David Kirkpatrick

September 6, 2010

Self-assembling and reassembling solar cells

Okay, just yesterday I blogged that a lot of the time the mundane “a ha” moment that puts together well-known materials and processes leads to scientific advancement (the case I was referring to in the post was a simple acid bath technique that made creating solar cells much cheaper). And then again sometimes the big sexy breakthrough gets the headline (as usual) and really deserves it.

If this technique for solar cells that self-assembles the light-harvesting element in the cell, and then breaks it down for re-assembly essentially copying what plants do in their chloroplast, is able to reach acceptable levels of efficiency, it will be an absolute game-changer. Instead of a solar cell that’s (hopefully) constantly bombarded with the full effect of the sun and constantly degrading under the solar assault, these cells will essentially be completely renewed by each reassembly. No degradation over time, just a brand new light-harvesting element with a relatively simple chemical process.

From the second link:

The system Strano’s team produced is made up of seven different compounds, including the carbon nanotubes, the phospholipids, and the proteins that make up the reaction centers, which under the right conditions spontaneously assemble themselves into a light-harvesting structure that produces an electric current. Strano says he believes this sets a record for the complexity of a self-assembling system. When a surfactant — similar in principle to the chemicals that BP has sprayed into the Gulf of Mexico to break apart oil — is added to the mix, the seven components all come apart and form a soupy solution. Then, when the researchers removed the surfactant by pushing the solution through a membrane, the compounds spontaneously assembled once again into a perfectly formed, rejuvenated photocell.

“We’re basically imitating tricks that nature has discovered over millions of years” — in particular, “reversibility, the ability to break apart and reassemble,” Strano says. The team, which included postdoctoral researcher Moon-Ho Ham and graduate student Ardemis Boghossian, came up with the system based on a theoretical analysis, but then decided to build a prototype cell to test it out. They ran the cell through repeated cycles of assembly and disassembly over a 14-hour period, with no loss of efficiency.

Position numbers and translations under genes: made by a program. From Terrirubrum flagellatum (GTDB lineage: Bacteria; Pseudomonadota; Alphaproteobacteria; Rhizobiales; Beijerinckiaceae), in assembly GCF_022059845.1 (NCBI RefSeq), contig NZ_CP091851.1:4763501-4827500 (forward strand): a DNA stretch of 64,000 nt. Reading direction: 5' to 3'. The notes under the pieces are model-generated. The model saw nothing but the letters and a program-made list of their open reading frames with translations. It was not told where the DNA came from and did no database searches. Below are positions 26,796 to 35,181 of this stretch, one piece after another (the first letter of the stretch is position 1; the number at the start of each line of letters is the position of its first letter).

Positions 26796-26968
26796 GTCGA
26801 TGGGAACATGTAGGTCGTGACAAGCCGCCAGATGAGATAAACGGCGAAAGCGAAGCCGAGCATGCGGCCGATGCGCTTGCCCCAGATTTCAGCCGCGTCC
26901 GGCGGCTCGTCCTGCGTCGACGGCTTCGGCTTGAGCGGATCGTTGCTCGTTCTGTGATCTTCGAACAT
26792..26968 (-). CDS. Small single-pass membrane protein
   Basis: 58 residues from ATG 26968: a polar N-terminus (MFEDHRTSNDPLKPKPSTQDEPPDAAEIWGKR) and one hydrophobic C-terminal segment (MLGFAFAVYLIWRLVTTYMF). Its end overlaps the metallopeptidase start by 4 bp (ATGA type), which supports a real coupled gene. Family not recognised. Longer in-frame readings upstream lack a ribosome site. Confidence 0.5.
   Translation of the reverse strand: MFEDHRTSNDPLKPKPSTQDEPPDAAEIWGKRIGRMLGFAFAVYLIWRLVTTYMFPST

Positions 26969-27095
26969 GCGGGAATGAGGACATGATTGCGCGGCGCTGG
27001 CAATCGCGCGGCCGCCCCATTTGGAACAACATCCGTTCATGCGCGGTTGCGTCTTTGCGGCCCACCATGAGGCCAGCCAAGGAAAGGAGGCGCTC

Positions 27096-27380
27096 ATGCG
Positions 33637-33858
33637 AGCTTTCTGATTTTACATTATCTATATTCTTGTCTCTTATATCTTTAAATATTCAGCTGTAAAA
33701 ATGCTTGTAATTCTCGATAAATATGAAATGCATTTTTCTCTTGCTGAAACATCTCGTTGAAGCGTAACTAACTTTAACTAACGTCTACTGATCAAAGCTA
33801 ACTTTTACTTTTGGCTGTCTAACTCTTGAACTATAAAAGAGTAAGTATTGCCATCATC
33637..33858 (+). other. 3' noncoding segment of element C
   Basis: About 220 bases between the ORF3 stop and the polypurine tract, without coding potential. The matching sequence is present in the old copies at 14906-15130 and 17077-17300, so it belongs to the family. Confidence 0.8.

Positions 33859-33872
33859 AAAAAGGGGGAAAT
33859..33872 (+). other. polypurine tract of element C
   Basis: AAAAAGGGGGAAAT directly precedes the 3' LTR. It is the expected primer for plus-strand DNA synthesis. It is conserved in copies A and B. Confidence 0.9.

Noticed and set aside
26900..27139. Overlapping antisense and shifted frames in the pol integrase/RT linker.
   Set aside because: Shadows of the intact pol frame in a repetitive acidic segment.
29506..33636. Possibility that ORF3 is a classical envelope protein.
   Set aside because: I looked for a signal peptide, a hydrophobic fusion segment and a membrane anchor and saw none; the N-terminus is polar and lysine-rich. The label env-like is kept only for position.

March 28, 2008

Nano, solar and other KurzweilAI.net news

Different format today for the KurzweilAI.net newsletter highlights. There is so much good stuff I’m dropping bits directly from the newsletter. Today features solar, stretchy silicon, quantum computing news, self assembly, electricity producing nanotubes, and a possible successor to silicon — graphene.

Do follow the links.

From the newsletter:

More-Powerful Solar Cells
Technology Review Mar. 27, 2008
An MIT researcher has found a way
to improve the efficiency of
multicrystalline silicon solar cells
by 27 percent without raising costs,
making them as efficient as the more
expensive single-crystal cells. The
first cells incorporating the new
technology are predicted to cost
$1.65 per watt, compared to $2.10
per watt today….

Stretchy circuits promise elastic
NewScientist.com news service Mar. 27, 2008
University of Illinois at
Urbana-Champaign researchers have
made stretchable and flexible
silicon and plastic integrated
circuits that are just one
crystal–1.5 microns–thick. The
circuits are designed so that the
plastic, not the silicon, absorbs
most of the stress when the chips
are bent. Until now, integrated
circuits have been limited by…

Silicon chips for optical quantum
KurzweilAI.net Mar. 28, 2008
Bristol University researchers have
demonstrated the world’s smallest
optical controlled NOT gate–the
building block of a quantum
computer–fabricated from silica
wave-guides on a silicon chip. The
team generated pairs of photons,
each encoding a quantum bit or qubit
of information. They coupled these
photons into and out of the…

Nanomaterial turns radiation
directly into electricity
NewScientist.com news service Mar. 27, 2008
Two researchers–a former Los
Alamos National Laboratory engineer
and an Alabama A&M University
researcher–have developed highly
efficient nanotube-based tile
materials that can convert
radiation, not heat, from nuclear
materials into electricity. The
tiles are made of carbon nanotubes
packed with gold and surrounded by
lithium hydride….

Self-Assembled Materials Form Mini
Stem Cell Lab
KurzweilAI.net Mar. 28, 2008
Northwestern University researchers
have built self-assembling thin-film
sacs able to hold human stem cells
for four weeks in culture, keeping
the cells separated while allowing
proteins to cross the membrane. This
new mode of self-assembly from a mix
of peptide amphiphiles and
biopolymers also can produce thin
films whose size and shape can be…

Is Graphene the New Silicon?
KurzweilAI.net Mar. 28, 2008
University of Maryland physicists
have found that graphene conducts
electricity at room temperature with
less intrinsic resistance than any
other known material. Graphene, a
new material that combines aspects
of semiconductors and metals, is one
of the materials being considered as
a potential replacement for silicon
for future computing. The…